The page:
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Using Acetone on DJI shell

Discussion in 'Phantom 2 Vision + Discussion' started by timtown, Jan 2, 2015.

  1. timtown

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    In my exasperating journey to paint my V2+, I've learned a few things that I wish to share.

    So far, I have purchased 3 clam shell replacements. In preparing my 1st top (I used the top of the original DJI V2+), I used rustoleum blue gloss and w/o explanation decided to apply a Krylon satin clear coat. That was my first mistake. Krylon (a lacquer) is incompatible with the rustoleum and wrinkled in spots. I was told it was a simple matter of not letting the blue gloss cure. So I sanded down the wrinkled spots and waited 3 days for it to cure. Tried again, and after speaking to various experts, they told me I needed to wait for 4 days. Once again I sanded it down, and then, waited 10 days. A Kelly-Moore guy told me to use a primer. I used a rustoleum white primer. Dried 3 days. Again painted the blue gloss (no satin). Success.

    I then decided that I wanted to paint the bottom half. I didn't want to dismantle the electronics (yet) so I bought a new clam set. I painted it with the primer and waited 3 days. I then applied Krylon chrome. It wrinkled immediately, but for some reason I painted the remainder of the plane noting that the wrinkling was localized to a few spots. Well, the plane turned into a complete mess, because the Krylon chrome is incompatible with (any) Rustoleum primer. So after speaking to Krylon they suggested I use Acetone to remove the chrome lacquer. I started slowly with a brush and then progressed to using a tub (to contain the splatter). I was happy that both the primer and the chrome seemed to dissolve. BUT, on close inspection I noticed some very fine cracks in the plastic (none appeared to be completely through the plastic. So I continued cleaning with a brush and then with a rag, and then, I noticed the plane was coming apart!

    Supposedly this was an original DJI part, but I suspect a copy with inferior plastic. OR, there is something I don't understand about the use of acetone.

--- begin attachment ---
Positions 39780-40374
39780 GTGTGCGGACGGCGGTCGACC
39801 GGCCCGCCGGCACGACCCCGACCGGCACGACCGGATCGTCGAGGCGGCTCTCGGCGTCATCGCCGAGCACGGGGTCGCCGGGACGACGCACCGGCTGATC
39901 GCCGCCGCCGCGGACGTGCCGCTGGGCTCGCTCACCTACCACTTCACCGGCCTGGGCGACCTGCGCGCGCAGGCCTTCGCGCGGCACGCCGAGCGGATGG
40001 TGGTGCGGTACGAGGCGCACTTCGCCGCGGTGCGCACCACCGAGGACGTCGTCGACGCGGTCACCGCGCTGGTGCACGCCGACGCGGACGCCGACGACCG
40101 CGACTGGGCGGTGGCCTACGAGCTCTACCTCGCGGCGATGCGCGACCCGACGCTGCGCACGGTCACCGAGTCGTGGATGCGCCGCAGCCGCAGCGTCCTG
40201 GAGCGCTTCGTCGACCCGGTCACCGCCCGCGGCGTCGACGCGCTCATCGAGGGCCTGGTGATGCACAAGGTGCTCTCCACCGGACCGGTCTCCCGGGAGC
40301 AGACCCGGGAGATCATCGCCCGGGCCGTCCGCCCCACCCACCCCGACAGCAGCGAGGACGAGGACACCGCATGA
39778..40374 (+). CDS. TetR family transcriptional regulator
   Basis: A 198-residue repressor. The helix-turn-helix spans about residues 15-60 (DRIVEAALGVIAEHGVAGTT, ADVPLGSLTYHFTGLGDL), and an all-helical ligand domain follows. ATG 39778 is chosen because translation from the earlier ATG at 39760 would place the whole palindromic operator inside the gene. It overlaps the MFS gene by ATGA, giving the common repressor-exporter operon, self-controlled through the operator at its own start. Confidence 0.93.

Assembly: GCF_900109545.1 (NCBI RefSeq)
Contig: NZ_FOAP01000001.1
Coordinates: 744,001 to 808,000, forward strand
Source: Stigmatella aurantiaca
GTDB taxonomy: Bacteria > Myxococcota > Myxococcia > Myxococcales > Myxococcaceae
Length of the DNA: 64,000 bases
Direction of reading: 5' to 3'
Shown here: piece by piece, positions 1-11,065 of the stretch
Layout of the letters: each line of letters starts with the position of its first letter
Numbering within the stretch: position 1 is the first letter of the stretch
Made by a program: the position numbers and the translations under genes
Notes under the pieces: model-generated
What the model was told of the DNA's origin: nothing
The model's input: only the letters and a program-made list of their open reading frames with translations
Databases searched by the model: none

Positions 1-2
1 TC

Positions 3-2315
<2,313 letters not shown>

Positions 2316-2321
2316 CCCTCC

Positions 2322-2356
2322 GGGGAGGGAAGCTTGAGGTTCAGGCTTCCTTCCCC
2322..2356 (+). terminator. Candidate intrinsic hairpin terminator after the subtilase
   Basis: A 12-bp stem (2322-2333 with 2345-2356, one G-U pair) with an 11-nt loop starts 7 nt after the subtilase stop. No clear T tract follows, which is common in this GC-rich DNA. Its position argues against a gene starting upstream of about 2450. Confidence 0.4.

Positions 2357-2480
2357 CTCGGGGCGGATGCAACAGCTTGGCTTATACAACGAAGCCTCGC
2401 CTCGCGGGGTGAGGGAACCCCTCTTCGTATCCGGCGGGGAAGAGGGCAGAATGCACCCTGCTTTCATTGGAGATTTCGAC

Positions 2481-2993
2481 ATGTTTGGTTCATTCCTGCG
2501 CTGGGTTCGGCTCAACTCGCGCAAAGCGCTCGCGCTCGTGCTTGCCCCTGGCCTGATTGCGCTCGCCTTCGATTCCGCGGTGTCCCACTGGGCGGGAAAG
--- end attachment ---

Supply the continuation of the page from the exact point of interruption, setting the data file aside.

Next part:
So now, I have ordered two more clam shells from different sources. Who knows what I will receive. In the mean time, I have a plastic tool drawer that I'm using (again) to test paints in the process of drying.

    My ignorance about painting plastic is showing, but I tell this tale to help others who might make the same mistakes.

    Tim
     
  2. dbfletcher

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    Im not sure if the Shell's are made of ABS.. but acetone is a very good solvent for dissolving abs plastic... we use it to clean 3d printer nozzles all the time.
     
  3. Geoelectro

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    The shell plastic is very sensitive to chemicals. I got some three lock on mine and it started cracking all over. Had to replace it. Perhaps using stickers and wraps is easier.

    Geo
     
  4. PetePerrim

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    Watch this video. Although I used fluorescent paints there are a wide range of regular colours in the Tamiya paint range. It MUST be polypropylene compatible paint. You can thank me later!

    http://youtu.be/fbYsrDCDan8
     
  5. N017RW

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    When dealing with plastics you should always test [chemicals] in an inconspicuous area or location.

    Many instruction labels will say this.
     
  6. timtown

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    As a correction to my previous post, DO NOT use Acetone on polypropylene. It will crack the surface. My shell simply broke apart after sitting in place for a while.
     
  7. Ivan

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    How about Isopropyl alcohol? I used it yesterday to remove glue residue below the stickers on front arms... Am I doomed?! :shock:
     
  8. ToThePoint

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    I suspect the shell is either PS ( polystyrene ) or ABS.
    The only chemicals you can use are the non aggressive kind like alcohol or white-spirit kinda stuff.
    So Ivan your isopropyl does work, doesn't do any damage, i have the same stuff here but i use white-spirit to clean the glue residue.
     
  9. Marlin009

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    WD-40 is excellent for removing glue residue. I don't believe it will harm the plastic.
     
  10. general01

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    What can be used to remove pine rosin?

    I had a run in with a line tree with my p2v(non plus) back of this and it has spots on it(it was a wild crash where the quad summersaulted and landed on its top)

    Trying to not fly close to trees with my p2v+ for that very reasion

    Btw the phantom's shell is abs plastic and is pretty tough in a crash not so when certain things(eg chemicals) get on it the manual says to avoid them when cleaning the shell
     
  11. deltamike

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    I have used acetone with melted white ABS sticks on a Phantom FC40 shell. There was a hole from a previous owner where he drilled a 6 mm hole for some reason or another. I put masking tape over the hole and smeared the melted ABS mixture over it on the inside. After 24 hours I removed the tape and gently wet and dry sanded it and then used t-Cut to smooth it off. That was 3 months ago and its still sound and adhering well.